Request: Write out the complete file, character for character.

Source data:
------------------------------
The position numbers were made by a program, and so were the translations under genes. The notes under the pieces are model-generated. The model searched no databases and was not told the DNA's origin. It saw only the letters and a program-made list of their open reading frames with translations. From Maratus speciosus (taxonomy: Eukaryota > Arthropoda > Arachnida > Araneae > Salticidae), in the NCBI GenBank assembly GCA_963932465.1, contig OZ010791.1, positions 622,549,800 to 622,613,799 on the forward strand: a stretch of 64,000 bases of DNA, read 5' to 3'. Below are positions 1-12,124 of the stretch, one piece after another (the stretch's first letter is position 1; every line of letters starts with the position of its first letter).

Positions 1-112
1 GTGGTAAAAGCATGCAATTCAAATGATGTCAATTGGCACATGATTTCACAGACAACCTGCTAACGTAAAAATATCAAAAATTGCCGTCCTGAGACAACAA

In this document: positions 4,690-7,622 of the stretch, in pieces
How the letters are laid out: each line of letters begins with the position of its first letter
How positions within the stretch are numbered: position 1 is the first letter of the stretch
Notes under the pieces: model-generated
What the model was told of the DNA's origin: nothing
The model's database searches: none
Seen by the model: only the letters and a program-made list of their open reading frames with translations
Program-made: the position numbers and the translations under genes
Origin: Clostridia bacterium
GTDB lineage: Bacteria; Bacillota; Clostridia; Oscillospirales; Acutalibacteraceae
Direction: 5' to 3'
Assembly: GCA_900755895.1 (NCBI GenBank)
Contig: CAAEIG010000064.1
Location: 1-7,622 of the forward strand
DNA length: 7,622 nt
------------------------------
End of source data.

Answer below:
The position numbers were made by a program, and so were the translations under genes. The notes under the pieces are model-generated. The model searched no databases and was not told the DNA's origin. It saw only the letters and a program-made list of their open reading frames with translations. From Maratus speciosus (taxonomy: Eukaryota > Arthropoda > Arachnida > Araneae > Salticidae), in the NCBI GenBank assembly GCA_963932465.1, contig OZ010791.1, positions 622,549,800 to 622,613,799 on the forward strand: a stretch of 64,000 bases of DNA, read 5' to 3'. Below are positions 1-12,124 of the stretch, one piece after another (the stretch's first letter is position 1; every line of letters starts with the position of its first letter).

Positions 1-112
1 GTGGTAAAAGCATGCAATTCAAATGATGTCAATTGGCACATGATTTCACAGACAACCTGCTAACGTAAAAATATCAAAAATTGCCGTCCTGAGACAACAA

In this document: positions 4,690-7,622 of the stretch, in pieces
How the letters are laid out: each line of letters begins with the position of its first letter
How positions within the stretch are numbered: position 1 is the first letter of the stretch
Notes under the pieces: model-generated
What the model was told of the DNA's origin: nothing
The model's database searches: none
Seen by the model: only the letters and a program-made list of their open reading frames with translations
Program-made: the position numbers and the translations under genes
Origin: Clostridia bacterium
GTDB lineage: Bacteria; Bacillota; Clostridia; Oscillospirales; Acutalibacteraceae
Direction: 5' to 3'
Assembly: GCA_900755895.1 (NCBI GenBank)
Contig: CAAEIG010000064.1
Location: 1-7,622 of the forward strand
DNA length: 7,622 nt